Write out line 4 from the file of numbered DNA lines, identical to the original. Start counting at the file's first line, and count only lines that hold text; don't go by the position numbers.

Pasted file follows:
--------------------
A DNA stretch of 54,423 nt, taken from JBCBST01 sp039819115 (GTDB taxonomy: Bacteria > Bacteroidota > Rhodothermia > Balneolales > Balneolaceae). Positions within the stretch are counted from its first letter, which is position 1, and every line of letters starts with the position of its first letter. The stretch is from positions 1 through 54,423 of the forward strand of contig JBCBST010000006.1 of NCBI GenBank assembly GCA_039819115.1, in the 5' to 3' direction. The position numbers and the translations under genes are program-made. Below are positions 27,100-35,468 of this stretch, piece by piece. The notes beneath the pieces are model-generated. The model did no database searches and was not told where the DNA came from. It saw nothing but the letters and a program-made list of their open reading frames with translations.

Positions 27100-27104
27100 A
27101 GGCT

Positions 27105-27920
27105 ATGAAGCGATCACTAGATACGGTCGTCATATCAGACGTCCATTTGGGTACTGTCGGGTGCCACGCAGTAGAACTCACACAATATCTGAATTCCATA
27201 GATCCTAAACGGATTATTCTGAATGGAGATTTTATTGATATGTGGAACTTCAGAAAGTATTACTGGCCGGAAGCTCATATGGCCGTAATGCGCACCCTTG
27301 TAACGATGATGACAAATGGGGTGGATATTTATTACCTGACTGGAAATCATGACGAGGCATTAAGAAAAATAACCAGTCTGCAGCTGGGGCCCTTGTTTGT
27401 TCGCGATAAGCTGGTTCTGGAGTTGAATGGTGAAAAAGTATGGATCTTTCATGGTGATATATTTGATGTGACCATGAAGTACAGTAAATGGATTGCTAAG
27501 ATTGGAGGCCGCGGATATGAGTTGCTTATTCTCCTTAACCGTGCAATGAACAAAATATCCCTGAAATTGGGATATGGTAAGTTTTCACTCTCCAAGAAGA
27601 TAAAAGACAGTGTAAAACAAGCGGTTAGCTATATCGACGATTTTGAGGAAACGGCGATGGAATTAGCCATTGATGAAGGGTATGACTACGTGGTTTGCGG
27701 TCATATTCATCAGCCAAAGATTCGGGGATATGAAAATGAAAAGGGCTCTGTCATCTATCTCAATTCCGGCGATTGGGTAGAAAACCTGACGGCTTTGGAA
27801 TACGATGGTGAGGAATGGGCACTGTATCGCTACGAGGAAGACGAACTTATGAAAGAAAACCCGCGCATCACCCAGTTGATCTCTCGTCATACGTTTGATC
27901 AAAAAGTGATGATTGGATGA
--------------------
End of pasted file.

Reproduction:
27101 GGCT